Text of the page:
There is a lot built into the classic pomegranate. First off, the fruit has been around for thousands of years and has been prized by the Babylonians, Egyptians, Greeks and Chinese, among others. Something of a mystical fruit, it has been associated with marriage and fertility, along with sacrifice, death and rebirth. Jewish folklore even claimed that a pomegranate has 613 seeds—one for each of the Bible’s 613 laws. Medieval Christians, in turn, linked the pomegranate’s bloody red juice with virginity and sacrifice. Even its very name is a mouthful and derives from the medieval Latin words pōmum for apples and grānātum for seeded. Okay, today advocates largely have a different take on pomegranates—and a health-centric one at that, thanks largely to the marketing of pomegranate juice over the last decade and the growing awareness that this fruit offers a powerful health punch. Exactly what’s inside? Read on.
None other than the United States Department of Agriculture reports that pomegranates are bursting with nutrients. Specifically, a 100-gram serving of raw pomegranate has 83 calories, 1.67 grams of protein, 1.17 grams of total fat, 18.7 grams of carbohydrates, 4 grams of total dietary fiber, 13.7 grams of sugar, 10 milligrams of calcium, 0.3 milligrams of iron, 12 milligrams of magnesium, 36 milligrams of phosphorus and 10.2 milligrams of vitamin C. They also contain no cholesterol. Also, having 236 milligrams of potassium and only 3 milligrams of sodium makes them a dietary plus
Fights Aging & Diseases
Pomegranates are great at helping to protect cells from being damaged by free radicals because they are loaded with antioxidants. This goes a long way in the battle against aging and various diseases. Rich in antioxidants and polyphenolic compounds, they are specifically loaded with punicalagin, anthocyanins and hydrolyzable tannins. Commercial pomegranate juice has about three times the antioxidants of an equivalent volume of red wine and green tea—both of which are known for their antioxidant power.
This fruit also has substantial anticancer properties due to its high level of antioxidants. Used in various forms, including seed extract, essential oils and whole fruit extract for hundreds of years. Numerous studies have reported that pomegranate can fight against various cancers, including breast, prostate, skin, lung, colon, ovaries cervix, esophagus, intestine, pancreas, bladder, liver, leukemia, melanoma and glioblastoma. Its cancer-fighting ability is linked to its phenolic acids, tannins, and flavonoids.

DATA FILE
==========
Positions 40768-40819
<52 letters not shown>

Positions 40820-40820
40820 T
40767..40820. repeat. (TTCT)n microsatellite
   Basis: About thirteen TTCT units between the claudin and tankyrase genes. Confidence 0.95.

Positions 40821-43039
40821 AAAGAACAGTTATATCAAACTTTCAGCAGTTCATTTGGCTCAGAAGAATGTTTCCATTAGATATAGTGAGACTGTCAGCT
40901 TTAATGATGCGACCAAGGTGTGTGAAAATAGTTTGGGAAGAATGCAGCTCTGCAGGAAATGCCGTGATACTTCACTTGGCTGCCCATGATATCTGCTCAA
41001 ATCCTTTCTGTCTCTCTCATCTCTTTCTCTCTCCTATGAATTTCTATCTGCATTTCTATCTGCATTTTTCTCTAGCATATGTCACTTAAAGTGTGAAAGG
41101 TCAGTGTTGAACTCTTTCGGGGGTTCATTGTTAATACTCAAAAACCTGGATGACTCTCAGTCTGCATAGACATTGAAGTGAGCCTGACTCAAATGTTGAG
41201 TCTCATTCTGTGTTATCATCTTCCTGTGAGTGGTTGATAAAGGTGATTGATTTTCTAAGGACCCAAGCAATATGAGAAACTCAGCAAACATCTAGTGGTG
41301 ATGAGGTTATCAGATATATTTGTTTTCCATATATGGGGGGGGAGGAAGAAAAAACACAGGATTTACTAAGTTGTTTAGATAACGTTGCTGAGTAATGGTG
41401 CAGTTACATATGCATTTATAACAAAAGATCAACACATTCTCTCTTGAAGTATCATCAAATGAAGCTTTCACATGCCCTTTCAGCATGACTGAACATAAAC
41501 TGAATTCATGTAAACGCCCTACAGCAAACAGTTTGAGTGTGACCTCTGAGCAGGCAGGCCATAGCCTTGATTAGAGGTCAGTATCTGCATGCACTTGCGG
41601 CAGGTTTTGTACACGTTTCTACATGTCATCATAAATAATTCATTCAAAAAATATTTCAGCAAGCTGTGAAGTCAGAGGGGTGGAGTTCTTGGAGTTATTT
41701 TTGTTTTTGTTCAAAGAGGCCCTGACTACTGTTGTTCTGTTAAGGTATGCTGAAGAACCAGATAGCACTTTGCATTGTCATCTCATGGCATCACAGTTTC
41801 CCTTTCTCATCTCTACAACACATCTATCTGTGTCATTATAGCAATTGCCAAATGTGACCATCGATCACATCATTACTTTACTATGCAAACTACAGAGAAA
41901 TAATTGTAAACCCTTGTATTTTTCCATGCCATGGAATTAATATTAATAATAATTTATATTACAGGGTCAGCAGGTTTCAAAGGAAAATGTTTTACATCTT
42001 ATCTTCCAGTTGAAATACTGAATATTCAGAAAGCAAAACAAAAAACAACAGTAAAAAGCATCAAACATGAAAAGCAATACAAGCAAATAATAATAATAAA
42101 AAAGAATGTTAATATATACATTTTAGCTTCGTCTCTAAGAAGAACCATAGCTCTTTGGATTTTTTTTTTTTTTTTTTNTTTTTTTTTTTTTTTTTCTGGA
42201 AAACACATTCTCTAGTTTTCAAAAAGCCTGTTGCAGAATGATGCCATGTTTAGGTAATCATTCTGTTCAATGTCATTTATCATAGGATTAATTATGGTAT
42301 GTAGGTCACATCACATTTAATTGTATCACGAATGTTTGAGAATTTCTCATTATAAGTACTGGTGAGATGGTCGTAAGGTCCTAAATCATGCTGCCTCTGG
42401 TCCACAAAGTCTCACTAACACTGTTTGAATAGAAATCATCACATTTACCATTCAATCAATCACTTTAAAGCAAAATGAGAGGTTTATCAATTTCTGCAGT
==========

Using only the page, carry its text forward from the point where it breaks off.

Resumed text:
The good news is that pomegranate juice’s high potassium and low sodium content can help lower systolic and diastolic blood pressure. The bad news is that initial research indicates the benefits are somewhat temporary. After two months, blood pressure tends to return to its originally elevated levels.
Pomegranate’s antioxidant, punicalagin, affects glucose absorption, allowing patients to lower their drug dosages and have fewer side effects. The fruit can also help prevent Type II diabetes by blocking the oxidative stress that results in high blood sugar.
In one form or another, pomegranates have been used for millenniums to fight infections. The recent rise in antibiotic-resistant microorganisms has put increased focus on the fruit’s antimicrobial power. The benefit is the result of its supply of ellagitannins and other secondary polyphenolic compounds.
Despite all its benefits, pomegranates come with a few caveats. They may aggravate gastric sensitivity. In addition, they do have high sugar and carbohydrates. Pomegranates may also thwart enzymes like CYP3A4 and consequently may interfere with certain drugs. This makes it essential for those taking certain prescriptions to speak with a physician before consuming regular quantities of the fruit or its juice.
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